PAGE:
Opening their arms without taking their grip off me, Grandmaria and Grandpartie beckoned for their son to come right in. He did, and then there were four of us. Which quickly became five as my grandmother reached out toward Tabbris, taking the suddenly-shy girl by the hand to pull her in close. I could see the shudder that ran through my little sister before she let herself embrace her new grandparents tightly, one after the other. And they hugged her right back. There was no hesitation, they both pulled her right in close and tight as smoothly and immediately as if they’d known her for years. Probably because they understood just how much this would mean to Tabbris, how important it was. 

Speaking of important, no matter how good this hug might’ve been, it was missing one person. Dad and I both met each other’s gazes before nodding. We knew. Turning slightly while keeping one hand on my grandfather’s arm, I looked over that way with a simple, “Mom.” 

There she was, standing just to the side as she watched what was going on with that sword still held tight (maybe a little too tight) in her grip. At the sound of my voice, Mom started a bit before sheathing the blade. Her mouth opened and then shut as she fought to find the right words.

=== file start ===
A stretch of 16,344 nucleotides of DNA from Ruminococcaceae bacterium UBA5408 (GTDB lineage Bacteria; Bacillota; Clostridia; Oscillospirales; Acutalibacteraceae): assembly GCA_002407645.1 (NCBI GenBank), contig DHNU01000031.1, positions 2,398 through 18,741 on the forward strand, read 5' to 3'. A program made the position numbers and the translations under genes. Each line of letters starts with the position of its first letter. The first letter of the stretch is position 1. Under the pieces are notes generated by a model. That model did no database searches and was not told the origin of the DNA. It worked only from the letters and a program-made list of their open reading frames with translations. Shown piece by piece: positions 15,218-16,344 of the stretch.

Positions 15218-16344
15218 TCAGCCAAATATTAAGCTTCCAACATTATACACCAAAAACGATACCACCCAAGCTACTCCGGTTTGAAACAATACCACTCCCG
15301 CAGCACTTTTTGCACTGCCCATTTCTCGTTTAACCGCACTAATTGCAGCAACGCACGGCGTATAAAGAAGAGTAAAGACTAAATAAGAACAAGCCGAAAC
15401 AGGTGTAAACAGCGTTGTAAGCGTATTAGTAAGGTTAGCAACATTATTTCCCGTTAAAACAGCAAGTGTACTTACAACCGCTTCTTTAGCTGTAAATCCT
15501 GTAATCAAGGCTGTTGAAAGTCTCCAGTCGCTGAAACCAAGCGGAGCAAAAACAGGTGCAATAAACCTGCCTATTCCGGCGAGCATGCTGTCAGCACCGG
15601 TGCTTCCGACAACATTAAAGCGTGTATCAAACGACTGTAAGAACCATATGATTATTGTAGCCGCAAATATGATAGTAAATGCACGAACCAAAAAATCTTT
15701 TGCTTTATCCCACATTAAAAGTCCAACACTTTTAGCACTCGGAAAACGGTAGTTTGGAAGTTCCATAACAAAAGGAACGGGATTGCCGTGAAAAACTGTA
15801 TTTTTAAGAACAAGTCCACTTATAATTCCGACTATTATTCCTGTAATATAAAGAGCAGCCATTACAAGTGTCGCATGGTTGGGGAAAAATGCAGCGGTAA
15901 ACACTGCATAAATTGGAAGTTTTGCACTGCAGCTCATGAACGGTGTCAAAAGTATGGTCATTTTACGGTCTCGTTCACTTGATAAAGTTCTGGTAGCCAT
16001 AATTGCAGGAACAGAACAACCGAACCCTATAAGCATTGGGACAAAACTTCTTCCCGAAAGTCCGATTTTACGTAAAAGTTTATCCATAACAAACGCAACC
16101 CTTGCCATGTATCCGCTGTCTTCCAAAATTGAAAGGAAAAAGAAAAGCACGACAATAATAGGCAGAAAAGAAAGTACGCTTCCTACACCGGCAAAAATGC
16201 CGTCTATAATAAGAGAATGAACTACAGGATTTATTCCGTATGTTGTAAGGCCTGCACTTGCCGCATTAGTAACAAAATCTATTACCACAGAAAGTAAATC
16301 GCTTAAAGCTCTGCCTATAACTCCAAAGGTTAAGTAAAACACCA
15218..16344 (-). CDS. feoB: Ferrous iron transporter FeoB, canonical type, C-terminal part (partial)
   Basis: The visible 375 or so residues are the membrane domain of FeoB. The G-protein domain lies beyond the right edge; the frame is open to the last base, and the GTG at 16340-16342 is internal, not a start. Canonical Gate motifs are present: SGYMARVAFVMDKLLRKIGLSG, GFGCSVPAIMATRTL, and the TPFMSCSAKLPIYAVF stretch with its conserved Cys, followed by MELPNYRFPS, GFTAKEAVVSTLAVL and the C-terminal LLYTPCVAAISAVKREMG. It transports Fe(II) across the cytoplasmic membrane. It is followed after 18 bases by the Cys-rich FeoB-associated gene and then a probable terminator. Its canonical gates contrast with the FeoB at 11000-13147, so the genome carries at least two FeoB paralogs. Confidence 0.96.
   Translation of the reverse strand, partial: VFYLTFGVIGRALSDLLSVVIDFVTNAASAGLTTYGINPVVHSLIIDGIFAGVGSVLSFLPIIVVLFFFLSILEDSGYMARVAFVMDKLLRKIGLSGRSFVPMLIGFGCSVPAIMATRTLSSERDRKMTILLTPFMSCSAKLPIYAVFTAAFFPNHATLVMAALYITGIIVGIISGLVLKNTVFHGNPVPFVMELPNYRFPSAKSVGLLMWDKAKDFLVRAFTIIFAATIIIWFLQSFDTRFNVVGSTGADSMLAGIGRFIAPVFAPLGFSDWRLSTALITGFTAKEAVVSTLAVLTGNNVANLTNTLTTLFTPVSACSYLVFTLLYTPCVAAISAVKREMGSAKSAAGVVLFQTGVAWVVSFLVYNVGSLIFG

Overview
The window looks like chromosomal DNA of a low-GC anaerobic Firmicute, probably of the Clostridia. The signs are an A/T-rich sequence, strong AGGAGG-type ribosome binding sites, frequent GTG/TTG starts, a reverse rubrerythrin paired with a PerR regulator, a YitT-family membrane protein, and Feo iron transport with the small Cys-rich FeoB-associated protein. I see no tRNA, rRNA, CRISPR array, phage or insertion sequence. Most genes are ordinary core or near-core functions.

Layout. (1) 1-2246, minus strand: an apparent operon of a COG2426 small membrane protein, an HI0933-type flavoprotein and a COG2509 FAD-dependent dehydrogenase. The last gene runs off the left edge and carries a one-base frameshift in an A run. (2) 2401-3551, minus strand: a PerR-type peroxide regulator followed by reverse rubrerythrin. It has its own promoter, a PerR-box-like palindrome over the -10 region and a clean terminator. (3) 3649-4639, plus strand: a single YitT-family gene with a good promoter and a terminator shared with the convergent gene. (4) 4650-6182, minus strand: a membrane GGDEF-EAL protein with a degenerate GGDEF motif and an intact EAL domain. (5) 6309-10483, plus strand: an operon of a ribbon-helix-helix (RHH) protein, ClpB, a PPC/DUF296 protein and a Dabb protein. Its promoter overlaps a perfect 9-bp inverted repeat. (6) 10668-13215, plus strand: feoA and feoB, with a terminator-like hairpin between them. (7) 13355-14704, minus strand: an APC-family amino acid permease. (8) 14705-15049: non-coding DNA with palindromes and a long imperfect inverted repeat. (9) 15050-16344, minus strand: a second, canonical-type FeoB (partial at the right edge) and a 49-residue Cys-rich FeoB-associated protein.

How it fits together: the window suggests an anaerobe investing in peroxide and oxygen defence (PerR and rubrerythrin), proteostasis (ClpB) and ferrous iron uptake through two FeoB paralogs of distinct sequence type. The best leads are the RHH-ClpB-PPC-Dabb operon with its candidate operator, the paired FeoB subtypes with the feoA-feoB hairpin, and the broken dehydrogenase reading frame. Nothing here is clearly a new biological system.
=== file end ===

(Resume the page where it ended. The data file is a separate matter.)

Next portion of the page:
She might not have known what to say, but my grandmother did. Extracting herself, Grandmaria took a few steps over there. She raised both hands, voice quiet. “I owe you such an apology, Joselyn. For… for the things that–” 

“No,” Mom interrupted, shaking her head. “Maria, you don’t owe anything. If I saw what you–if I…” She took a breath before letting it out, clearly trembling just a little despite herself. “I would have said even worse things than I’m sure you did. I would have done worse things.” 

“Oh,” Grandmaria half-drawled with a note of embarrassment, “I don’t know about the first bit. I said some pretty awful things.” A self-deprecating smile found its way to her face before she stepped that way, reaching out to take both of my mother’s hands. Her voice was even quieter, yet stronger. “You did what you had to do to protect your family. I–we could not be more proud of you, dear. And… knowing what we know now, I understand it may feel very silly for someone so much younger than you are to express that sort of sentiment. It may mean very little–” 

“No,” Mom interrupted, voice catching a bit. “Believe me, it… it means more than you know.”